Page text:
Language and words in the news – 11 December, 2009Posted by Jonathan Cole on December 11, 2009
This post contains a weekly selection of links related to language and words in the news. These can be items from the latest news, blog posts or interesting websites related to global English and language change. Please contact us if you would like to submit a link for us to include.
Stark lessons in mother tongues.
Developing countries are unlikely to meet UN targets for improving education because of the widespread marginalisation of students’ first languages.
Oye, new Spanish grammar guidelines unveiled.
Can rules be imposed on a language spoken by 400 million people stretching from Madrid to Manila?
A very English affair.
Dinesh Kumar, a migrant from Vaishali district in Bihar, is an electrician in Delhi. Though making ends meet is a challenge, he is not willing to send his two children to a Hindi medium government school where education is free.
It would be a big win for Disney if they could own English language learning in the non-English speaking world. Any Disney English schools in areas where their presence might be controversial could be constructed like castles, with real moats!
Americans consume 100,000 words of information each day, study says.
Even in English, a language gap.
Could it really mean the same thing for him to say “I love you” in English if he spoke German?
Mind your slanguage.
Young people are growing up with a new form of composite language … And those who use it are losing any sense of “appropriacy” – the important skill of turning it on and off in different situations.
Washington’s newest verb: ‘Salahi’
When Tareq and Michaele Salahi crashed the White House state dinner last month, they gave Washington — and perhaps the English language — a new verb.
Neologisms, new words for fun and profit.
While Mexico tries to outlaw signs with apostrophes, the apostrophe being unknown in Spanish, and the French from Paris to Quebec are so touchy about imported words corrupting their pure tongue, we Anglophones continue to borrow blithely.
Until recently, male décolletage was an androgynous fashion affectation limited mainly to sporadic appearances on European runways.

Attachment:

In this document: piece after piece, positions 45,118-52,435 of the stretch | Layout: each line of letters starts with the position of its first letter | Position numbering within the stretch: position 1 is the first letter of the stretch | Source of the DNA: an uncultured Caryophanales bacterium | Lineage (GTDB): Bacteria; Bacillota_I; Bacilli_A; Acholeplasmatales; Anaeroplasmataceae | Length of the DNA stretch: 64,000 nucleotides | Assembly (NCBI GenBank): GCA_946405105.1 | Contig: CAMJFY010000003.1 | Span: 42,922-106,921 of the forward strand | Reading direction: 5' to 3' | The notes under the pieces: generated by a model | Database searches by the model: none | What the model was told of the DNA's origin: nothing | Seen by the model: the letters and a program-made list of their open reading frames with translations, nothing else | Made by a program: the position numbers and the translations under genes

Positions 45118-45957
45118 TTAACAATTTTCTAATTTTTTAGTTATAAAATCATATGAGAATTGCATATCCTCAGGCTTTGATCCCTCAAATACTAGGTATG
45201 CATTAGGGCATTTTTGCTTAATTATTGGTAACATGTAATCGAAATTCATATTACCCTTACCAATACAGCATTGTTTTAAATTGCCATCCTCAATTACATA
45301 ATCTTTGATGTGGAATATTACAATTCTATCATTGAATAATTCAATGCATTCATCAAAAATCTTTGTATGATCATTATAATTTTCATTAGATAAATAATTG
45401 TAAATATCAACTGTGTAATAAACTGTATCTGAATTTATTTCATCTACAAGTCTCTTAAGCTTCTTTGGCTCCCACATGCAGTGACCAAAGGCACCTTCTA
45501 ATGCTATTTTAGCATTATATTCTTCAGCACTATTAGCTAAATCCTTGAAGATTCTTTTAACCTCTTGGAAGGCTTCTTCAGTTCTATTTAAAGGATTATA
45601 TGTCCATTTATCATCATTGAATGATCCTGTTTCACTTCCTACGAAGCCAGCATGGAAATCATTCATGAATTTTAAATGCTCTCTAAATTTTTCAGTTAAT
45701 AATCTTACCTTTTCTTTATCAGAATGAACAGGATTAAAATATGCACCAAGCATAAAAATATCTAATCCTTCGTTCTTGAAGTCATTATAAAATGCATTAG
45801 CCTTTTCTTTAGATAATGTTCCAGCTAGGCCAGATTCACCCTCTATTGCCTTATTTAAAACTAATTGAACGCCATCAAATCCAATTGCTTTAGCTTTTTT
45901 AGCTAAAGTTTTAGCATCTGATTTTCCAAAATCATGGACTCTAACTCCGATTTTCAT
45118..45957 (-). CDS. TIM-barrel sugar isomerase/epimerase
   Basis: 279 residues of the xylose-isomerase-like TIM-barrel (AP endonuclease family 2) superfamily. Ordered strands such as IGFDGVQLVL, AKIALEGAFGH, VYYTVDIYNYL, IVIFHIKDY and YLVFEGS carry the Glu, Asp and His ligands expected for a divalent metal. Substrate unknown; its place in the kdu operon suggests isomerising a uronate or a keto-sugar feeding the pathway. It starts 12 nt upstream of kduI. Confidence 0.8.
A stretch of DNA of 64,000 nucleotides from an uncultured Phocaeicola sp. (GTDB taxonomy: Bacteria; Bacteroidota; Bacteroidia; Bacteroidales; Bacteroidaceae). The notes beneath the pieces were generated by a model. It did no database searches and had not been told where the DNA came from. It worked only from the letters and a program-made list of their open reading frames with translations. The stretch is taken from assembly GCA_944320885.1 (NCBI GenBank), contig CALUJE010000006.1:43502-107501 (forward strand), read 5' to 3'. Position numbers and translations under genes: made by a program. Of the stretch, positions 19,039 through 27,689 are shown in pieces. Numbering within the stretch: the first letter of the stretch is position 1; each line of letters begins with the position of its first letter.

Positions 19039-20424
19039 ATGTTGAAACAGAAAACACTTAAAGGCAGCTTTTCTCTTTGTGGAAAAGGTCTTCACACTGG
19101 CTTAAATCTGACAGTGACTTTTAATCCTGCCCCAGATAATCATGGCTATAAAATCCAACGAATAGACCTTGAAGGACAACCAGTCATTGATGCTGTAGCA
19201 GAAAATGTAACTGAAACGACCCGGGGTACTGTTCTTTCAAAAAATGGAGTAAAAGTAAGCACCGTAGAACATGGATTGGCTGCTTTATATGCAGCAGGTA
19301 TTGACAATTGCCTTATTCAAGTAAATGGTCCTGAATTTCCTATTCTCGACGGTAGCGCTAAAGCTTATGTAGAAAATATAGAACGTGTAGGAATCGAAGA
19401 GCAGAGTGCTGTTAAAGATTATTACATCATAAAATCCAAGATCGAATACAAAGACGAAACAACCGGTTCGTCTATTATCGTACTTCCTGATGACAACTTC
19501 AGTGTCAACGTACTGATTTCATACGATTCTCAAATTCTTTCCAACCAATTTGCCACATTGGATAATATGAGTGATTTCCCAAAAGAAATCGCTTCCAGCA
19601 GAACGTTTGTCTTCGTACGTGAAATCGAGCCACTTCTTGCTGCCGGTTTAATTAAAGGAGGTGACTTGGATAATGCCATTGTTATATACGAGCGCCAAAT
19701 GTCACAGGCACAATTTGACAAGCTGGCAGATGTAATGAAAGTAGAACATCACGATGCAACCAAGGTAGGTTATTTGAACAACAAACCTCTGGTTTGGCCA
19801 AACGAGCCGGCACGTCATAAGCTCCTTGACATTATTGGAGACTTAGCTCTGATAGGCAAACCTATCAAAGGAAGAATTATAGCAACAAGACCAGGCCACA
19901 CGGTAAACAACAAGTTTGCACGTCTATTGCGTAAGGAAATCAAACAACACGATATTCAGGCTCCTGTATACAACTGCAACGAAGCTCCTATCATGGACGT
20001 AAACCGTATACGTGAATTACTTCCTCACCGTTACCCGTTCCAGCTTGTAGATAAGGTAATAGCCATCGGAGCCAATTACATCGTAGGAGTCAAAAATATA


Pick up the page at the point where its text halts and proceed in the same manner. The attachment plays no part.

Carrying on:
Grammar Tips: Lie or lay?
To start with, we need to understand the difference between transitive and intransitive verbs:
Spelling City: spelling test.
Learning English from Obama.
Pupils recite Mr. Obama’s speeches line by line, using a special check sheet to record progress.
English style: Pimp my language?
Because, as the Fake Stylebook points out, “there are differences between “pass,” “enact,” “approve” and “adopt,” but remember: your readers don’t care.”
Books, words, science and the history of language
Physicists develop formula to calculate ‘literary footprint’.
But now scientists believe they have come up with a formula that can calculate the “literary footprint” of different writers. … uses the frequency with which authors use new words in their literature to find distinct patterns in authors’ written styles.
5 Fabulous new features Google unveiled today.
A new prototyped product allows not just search by voice, but near instant translation between English and Spanish in the cloud, via your mobile phone.
Google edges toward Rosetta Stone status.
For example, my ordinary search for “Taipei Museum of Fine Art” produced mostly English-language results. The translated results, though, featured Chinese Web sites with a different perspective.
Do audiences really care if aliens on the silver screen are speaking in well-formed sentences?
Top 10 metaphors of Stephen Colbert.
Stephen Colbert, the host of Comedy Central’s The Colbert Report, is a master of metaphor. Or as he might prefer to call it, humaphor.
Boom! Hok! A monkey language is deciphered.
Campbell’s monkeys have a primitive form of syntax …This is likely to be a controversial claim because despite extensive efforts to teach chimpanzees language, the subjects showed little or no ability to combine the sounds they learned.
Have you ever fancied a career as a language translator? Here’s an amusing clip, illustrating that translation is not as easy as it might seem.
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